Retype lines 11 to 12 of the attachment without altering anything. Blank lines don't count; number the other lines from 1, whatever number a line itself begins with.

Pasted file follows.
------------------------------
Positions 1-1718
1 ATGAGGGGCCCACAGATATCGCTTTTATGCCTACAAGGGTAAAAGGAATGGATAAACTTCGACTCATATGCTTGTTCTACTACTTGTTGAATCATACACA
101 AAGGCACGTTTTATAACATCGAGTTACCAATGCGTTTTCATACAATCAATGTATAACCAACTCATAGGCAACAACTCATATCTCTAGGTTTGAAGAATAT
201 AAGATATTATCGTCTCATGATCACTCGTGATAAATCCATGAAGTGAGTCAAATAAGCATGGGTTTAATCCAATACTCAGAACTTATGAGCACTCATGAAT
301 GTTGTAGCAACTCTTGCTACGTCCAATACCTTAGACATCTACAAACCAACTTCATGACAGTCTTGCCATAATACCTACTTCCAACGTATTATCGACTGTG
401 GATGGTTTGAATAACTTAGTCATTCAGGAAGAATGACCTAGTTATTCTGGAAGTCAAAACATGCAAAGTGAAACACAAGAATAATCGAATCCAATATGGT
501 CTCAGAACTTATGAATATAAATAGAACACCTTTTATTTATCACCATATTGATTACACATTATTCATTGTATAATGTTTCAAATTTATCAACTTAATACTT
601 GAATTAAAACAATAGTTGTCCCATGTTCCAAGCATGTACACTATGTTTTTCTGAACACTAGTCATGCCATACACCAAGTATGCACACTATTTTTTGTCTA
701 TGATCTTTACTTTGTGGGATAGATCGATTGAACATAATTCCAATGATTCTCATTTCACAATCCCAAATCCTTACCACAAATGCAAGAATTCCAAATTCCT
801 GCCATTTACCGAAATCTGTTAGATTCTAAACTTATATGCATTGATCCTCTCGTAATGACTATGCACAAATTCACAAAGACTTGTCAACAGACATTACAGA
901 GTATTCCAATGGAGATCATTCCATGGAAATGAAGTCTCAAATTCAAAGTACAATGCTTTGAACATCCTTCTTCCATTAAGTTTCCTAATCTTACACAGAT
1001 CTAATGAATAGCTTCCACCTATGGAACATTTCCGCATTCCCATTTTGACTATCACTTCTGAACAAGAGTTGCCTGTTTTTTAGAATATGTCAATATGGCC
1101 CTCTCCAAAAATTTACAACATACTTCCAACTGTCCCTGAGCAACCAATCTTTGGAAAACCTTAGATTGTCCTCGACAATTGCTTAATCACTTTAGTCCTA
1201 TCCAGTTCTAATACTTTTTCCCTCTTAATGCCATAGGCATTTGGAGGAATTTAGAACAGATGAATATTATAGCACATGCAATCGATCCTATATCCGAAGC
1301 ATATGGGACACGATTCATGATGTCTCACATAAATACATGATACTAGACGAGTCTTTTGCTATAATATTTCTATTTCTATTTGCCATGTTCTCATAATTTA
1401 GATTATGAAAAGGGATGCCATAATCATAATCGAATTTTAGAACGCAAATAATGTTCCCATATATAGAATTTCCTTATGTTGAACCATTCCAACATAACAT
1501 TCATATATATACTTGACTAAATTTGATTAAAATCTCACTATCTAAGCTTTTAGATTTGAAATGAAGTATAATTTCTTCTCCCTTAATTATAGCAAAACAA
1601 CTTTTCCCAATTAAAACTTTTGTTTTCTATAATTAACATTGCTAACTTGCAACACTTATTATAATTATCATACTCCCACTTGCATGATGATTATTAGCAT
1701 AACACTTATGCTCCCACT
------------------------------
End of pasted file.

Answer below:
901 GTATTCCAATGGAGATCATTCCATGGAAATGAAGTCTCAAATTCAAAGTACAATGCTTTGAACATCCTTCTTCCATTAAGTTTCCTAATCTTACACAGAT
1001 CTAATGAATAGCTTCCACCTATGGAACATTTCCGCATTCCCATTTTGACTATCACTTCTGAACAAGAGTTGCCTGTTTTTTAGAATATGTCAATATGGCC